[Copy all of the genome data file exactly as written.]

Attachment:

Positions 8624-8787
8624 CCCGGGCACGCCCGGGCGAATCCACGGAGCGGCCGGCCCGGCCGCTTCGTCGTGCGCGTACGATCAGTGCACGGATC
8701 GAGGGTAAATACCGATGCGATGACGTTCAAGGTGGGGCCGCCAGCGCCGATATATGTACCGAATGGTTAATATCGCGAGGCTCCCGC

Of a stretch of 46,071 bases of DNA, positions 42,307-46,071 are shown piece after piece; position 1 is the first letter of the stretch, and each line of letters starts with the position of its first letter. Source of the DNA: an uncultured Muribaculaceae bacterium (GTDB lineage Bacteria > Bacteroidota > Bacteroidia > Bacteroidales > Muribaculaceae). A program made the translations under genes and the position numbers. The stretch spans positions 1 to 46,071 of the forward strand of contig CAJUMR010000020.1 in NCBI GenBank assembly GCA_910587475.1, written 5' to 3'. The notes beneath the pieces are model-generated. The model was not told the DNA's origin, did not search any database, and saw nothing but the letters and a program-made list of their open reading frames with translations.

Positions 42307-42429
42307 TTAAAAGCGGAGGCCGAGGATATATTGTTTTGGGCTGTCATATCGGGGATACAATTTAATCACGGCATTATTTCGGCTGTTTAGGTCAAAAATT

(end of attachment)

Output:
Positions 8624-8787
8624 CCCGGGCACGCCCGGGCGAATCCACGGAGCGGCCGGCCCGGCCGCTTCGTCGTGCGCGTACGATCAGTGCACGGATC
8701 GAGGGTAAATACCGATGCGATGACGTTCAAGGTGGGGCCGCCAGCGCCGATATATGTACCGAATGGTTAATATCGCGAGGCTCCCGC

Of a stretch of 46,071 bases of DNA, positions 42,307-46,071 are shown piece after piece; position 1 is the first letter of the stretch, and each line of letters starts with the position of its first letter. Source of the DNA: an uncultured Muribaculaceae bacterium (GTDB lineage Bacteria > Bacteroidota > Bacteroidia > Bacteroidales > Muribaculaceae). A program made the translations under genes and the position numbers. The stretch spans positions 1 to 46,071 of the forward strand of contig CAJUMR010000020.1 in NCBI GenBank assembly GCA_910587475.1, written 5' to 3'. The notes beneath the pieces are model-generated. The model was not told the DNA's origin, did not search any database, and saw nothing but the letters and a program-made list of their open reading frames with translations.

Positions 42307-42429
42307 TTAAAAGCGGAGGCCGAGGATATATTGTTTTGGGCTGTCATATCGGGGATACAATTTAATCACGGCATTATTTCGGCTGTTTAGGTCAAAAATT